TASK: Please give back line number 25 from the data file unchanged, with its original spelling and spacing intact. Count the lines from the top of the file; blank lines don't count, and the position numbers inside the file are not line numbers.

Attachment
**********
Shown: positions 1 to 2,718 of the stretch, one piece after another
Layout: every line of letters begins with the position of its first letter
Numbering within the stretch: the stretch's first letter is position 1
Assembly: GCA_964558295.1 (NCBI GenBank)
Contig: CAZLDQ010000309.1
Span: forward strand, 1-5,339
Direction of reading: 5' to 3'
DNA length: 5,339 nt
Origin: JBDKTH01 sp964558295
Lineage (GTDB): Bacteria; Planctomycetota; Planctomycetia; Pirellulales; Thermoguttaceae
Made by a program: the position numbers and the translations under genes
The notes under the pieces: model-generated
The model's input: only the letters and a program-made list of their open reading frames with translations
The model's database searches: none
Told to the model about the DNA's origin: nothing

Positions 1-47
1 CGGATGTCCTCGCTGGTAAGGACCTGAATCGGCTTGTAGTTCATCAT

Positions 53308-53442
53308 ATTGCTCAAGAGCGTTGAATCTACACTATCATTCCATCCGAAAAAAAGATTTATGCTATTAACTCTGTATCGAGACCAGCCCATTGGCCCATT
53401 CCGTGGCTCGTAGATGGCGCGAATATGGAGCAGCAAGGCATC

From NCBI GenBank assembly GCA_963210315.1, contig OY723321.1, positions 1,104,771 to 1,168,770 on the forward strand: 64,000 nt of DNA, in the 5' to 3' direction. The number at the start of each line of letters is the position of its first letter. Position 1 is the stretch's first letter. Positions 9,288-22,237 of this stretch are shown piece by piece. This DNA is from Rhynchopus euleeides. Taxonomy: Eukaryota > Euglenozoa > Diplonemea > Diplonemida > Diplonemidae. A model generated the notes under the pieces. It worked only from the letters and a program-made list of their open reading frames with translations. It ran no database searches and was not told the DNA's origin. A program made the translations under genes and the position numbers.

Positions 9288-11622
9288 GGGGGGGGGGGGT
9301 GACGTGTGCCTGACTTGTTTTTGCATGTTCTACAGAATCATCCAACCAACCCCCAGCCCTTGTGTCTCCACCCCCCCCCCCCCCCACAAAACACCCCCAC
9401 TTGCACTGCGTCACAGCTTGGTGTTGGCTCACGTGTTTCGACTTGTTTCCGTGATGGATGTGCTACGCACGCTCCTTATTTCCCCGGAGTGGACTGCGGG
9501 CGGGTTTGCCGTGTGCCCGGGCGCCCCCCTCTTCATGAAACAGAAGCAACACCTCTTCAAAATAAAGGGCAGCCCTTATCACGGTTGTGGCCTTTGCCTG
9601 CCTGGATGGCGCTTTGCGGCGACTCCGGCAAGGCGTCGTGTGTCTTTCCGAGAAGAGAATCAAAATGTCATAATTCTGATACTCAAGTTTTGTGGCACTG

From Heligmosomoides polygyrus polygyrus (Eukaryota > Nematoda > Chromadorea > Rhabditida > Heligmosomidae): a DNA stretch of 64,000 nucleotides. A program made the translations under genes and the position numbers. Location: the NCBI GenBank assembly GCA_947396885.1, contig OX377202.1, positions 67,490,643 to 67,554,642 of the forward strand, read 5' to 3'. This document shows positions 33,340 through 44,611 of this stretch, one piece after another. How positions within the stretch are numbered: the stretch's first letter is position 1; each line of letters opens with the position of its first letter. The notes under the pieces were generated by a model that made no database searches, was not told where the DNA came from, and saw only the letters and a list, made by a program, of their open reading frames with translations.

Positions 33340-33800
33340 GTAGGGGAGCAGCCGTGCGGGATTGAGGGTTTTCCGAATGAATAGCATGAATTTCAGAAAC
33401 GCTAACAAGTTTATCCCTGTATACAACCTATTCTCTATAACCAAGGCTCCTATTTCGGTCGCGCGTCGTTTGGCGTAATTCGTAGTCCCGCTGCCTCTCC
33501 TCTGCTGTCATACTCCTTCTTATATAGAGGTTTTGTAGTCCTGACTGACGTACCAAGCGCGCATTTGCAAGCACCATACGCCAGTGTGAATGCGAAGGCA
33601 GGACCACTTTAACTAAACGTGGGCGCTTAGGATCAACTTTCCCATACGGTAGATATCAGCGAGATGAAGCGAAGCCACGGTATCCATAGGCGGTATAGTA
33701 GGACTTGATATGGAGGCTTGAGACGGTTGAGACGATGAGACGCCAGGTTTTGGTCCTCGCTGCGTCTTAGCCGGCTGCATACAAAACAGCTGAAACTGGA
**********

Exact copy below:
9401 TTGCACTGCGTCACAGCTTGGTGTTGGCTCACGTGTTTCGACTTGTTTCCGTGATGGATGTGCTACGCACGCTCCTTATTTCCCCGGAGTGGACTGCGGG